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The effect of vitamin E on rabbit neutrophil activation. Ciba Found Symp 1983;101:130-46



Pubmed ID




Scopus ID

2-s2.0-0020982961   4 Citations


Chemoattractants such as N-formylmethionyl leucyl phenylalanine (FMLP) cause neutropenia in vivo. The sequestered neutrophils may block the microvasculature and contribute to respiratory distress. Neutrophils from humans receiving 1600 units vitamin E per day have reduced oxidative activity. To test whether vitamin E attenuates the responses of neutrophils to FMLP in vivo we gave rabbits four daily intramuscular injections of 100 mg vitamin E. Serum levels of the vitamin were 2.34 +/- 0.15 mg% compared to 0.19 +/- 0.04 mg% in control rabbits receiving placebo injections. On the fifth day testing was done before and after injecting FMLP. Variables monitored were the absolute granulocyte count (AGC), systolic, diastolic and mean blood pressures (MBP), heart rate, PO2, PCO2, pH and respiratory rate. When 0.5 microgram FMLP was injected intravenously the AGC decreased (at 2.5 min the percentage change was -89.7 +/- 8.0 with vitamin E and -97.0 +/- 2.7 without vitamin E; P = 0.2). MBP decreased also (% change, -29.0 +/- 13.0 with vitamin E and -36.3 +/- 16.0, without vitamin E). By 15 min recovery was seen (AGC % change, -26.0 +/- 17 with vitamin E and -78.7 +/- 10.5, without vitamin E; P = 0.01; MBP % change, -9.3 +/- 3.8 with vitamin E and -52.3 +/- 10.1 without vitamin E). Chromatographic analysis of serum extracts revealed increases in 6-keto-PGF1 alpha after stimulation. Studies with [3h]thymidine-labelled neutrophils showed that the sequestered cells return to the circulation. Vitamin E might facilitate this return by altering the adherence of neutrophils to endothelium. This possibility was tested by measuring the adherence to cultivated rabbit aorta endothelial monolayers of FMLP-stimulated neutrophils from vitamin E-treated rabbits. The percentage of neutrophils adhering was 32.5 +/- 3.5 with vitamin E and 60.0 +/- 7.1, without vitamin E. Thus vitamin E promotes the return of neutrophils to the circulation after chemotactic challenge and may do so by reducing their adherence to endothelium.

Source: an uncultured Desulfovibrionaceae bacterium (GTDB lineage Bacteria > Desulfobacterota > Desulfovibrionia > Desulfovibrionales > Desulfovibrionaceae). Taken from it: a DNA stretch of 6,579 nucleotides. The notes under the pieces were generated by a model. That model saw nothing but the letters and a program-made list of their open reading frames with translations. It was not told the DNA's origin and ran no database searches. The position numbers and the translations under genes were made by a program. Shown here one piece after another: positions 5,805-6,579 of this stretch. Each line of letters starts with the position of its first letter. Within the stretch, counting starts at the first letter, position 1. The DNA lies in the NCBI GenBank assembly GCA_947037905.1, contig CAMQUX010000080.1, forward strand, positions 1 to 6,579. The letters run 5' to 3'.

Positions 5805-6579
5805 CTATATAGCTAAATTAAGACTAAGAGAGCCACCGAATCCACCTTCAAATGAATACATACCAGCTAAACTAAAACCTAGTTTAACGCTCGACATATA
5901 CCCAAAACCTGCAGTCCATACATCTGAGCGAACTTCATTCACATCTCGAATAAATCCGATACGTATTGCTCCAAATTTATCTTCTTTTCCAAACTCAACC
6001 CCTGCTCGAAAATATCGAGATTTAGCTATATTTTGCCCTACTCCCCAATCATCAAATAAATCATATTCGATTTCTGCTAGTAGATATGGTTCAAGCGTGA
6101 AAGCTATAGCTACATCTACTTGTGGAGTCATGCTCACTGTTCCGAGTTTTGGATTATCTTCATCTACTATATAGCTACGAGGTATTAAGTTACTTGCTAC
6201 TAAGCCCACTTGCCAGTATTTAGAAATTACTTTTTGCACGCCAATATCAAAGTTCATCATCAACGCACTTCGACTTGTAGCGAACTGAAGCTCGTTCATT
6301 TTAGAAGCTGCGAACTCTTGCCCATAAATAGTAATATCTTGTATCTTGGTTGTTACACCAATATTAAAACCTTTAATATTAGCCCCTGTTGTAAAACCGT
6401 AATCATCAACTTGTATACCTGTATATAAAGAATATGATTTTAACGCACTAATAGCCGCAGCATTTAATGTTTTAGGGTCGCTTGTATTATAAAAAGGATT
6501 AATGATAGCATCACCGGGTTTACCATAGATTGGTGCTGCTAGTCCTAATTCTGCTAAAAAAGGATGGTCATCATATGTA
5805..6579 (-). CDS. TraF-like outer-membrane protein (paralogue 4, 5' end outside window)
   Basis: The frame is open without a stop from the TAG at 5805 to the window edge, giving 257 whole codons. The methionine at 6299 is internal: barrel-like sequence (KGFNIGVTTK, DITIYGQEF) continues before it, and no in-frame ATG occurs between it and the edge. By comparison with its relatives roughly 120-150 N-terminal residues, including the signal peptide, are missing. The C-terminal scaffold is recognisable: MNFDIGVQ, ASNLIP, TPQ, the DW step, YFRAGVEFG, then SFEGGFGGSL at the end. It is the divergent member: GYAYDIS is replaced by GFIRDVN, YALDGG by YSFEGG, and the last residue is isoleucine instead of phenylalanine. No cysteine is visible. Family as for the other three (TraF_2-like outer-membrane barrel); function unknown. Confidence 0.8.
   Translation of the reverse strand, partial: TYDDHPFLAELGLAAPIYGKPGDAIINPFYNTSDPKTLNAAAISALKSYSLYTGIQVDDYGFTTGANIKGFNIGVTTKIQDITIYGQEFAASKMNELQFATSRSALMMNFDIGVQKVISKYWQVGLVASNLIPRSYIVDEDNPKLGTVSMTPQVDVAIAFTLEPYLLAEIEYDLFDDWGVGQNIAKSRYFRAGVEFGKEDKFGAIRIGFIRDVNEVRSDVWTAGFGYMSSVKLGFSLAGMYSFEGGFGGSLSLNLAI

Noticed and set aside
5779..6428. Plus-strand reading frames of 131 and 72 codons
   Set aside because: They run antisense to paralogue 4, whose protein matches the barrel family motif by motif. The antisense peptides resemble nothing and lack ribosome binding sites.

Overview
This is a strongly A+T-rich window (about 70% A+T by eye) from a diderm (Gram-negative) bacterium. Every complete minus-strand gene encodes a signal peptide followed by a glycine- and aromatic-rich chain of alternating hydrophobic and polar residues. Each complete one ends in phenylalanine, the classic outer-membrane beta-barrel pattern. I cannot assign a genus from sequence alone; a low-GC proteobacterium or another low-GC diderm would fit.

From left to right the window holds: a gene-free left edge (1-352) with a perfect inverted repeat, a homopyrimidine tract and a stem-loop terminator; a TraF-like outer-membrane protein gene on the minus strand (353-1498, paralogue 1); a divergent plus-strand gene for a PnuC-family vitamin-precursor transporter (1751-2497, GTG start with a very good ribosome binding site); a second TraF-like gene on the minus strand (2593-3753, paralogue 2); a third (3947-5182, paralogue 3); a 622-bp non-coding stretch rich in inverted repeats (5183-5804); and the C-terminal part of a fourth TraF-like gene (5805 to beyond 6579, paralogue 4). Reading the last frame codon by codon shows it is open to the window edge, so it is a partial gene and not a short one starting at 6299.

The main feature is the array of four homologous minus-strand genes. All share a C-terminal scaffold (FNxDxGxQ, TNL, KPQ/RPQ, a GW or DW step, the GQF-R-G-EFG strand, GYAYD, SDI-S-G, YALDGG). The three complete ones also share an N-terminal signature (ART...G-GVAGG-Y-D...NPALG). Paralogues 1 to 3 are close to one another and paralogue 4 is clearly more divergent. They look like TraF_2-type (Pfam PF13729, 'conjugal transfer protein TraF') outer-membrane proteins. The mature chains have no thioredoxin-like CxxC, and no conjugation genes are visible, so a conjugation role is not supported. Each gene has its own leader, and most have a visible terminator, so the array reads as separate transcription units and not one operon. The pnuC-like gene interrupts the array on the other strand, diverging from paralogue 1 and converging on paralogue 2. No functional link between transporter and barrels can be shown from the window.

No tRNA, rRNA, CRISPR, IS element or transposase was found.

Author List

Lafuze JE, Weisman SJ, Ingraham LM, Butterick CJ, Alpert LA, Baehner RL


Steven J. Weisman MD Professor in the Anesthesiology department at Medical College of Wisconsin

MESH terms used to index this publication - Major topics in bold

6-Ketoprostaglandin F1 alpha
Cell Adhesion
Chemotaxis, Leukocyte
N-Formylmethionine Leucyl-Phenylalanine
Vitamin E